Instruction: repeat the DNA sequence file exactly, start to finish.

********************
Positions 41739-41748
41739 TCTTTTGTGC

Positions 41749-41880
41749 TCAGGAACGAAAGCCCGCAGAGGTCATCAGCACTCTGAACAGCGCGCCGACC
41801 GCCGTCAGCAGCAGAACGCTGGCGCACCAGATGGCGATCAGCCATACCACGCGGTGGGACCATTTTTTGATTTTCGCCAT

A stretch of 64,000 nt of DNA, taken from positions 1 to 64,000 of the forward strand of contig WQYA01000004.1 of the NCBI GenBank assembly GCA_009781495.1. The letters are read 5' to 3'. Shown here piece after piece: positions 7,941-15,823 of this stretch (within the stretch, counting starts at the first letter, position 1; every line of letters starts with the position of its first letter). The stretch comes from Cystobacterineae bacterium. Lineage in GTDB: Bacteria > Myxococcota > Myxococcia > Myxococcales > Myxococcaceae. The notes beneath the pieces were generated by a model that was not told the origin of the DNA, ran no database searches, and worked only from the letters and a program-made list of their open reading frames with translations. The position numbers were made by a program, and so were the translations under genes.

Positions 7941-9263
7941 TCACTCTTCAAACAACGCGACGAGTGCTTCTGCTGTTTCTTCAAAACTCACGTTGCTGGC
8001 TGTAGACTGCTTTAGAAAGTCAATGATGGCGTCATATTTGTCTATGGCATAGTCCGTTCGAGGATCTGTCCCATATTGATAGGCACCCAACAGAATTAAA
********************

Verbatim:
Positions 41739-41748
41739 TCTTTTGTGC

Positions 41749-41880
41749 TCAGGAACGAAAGCCCGCAGAGGTCATCAGCACTCTGAACAGCGCGCCGACC
41801 GCCGTCAGCAGCAGAACGCTGGCGCACCAGATGGCGATCAGCCATACCACGCGGTGGGACCATTTTTTGATTTTCGCCAT

A stretch of 64,000 nt of DNA, taken from positions 1 to 64,000 of the forward strand of contig WQYA01000004.1 of the NCBI GenBank assembly GCA_009781495.1. The letters are read 5' to 3'. Shown here piece after piece: positions 7,941-15,823 of this stretch (within the stretch, counting starts at the first letter, position 1; every line of letters starts with the position of its first letter). The stretch comes from Cystobacterineae bacterium. Lineage in GTDB: Bacteria > Myxococcota > Myxococcia > Myxococcales > Myxococcaceae. The notes beneath the pieces were generated by a model that was not told the origin of the DNA, ran no database searches, and worked only from the letters and a program-made list of their open reading frames with translations. The position numbers were made by a program, and so were the translations under genes.

Positions 7941-9263
7941 TCACTCTTCAAACAACGCGACGAGTGCTTCTGCTGTTTCTTCAAAACTCACGTTGCTGGC
8001 TGTAGACTGCTTTAGAAAGTCAATGATGGCGTCATATTTGTCTATGGCATAGTCCGTTCGAGGATCTGTCCCATATTGATAGGCACCCAACAGAATTAAA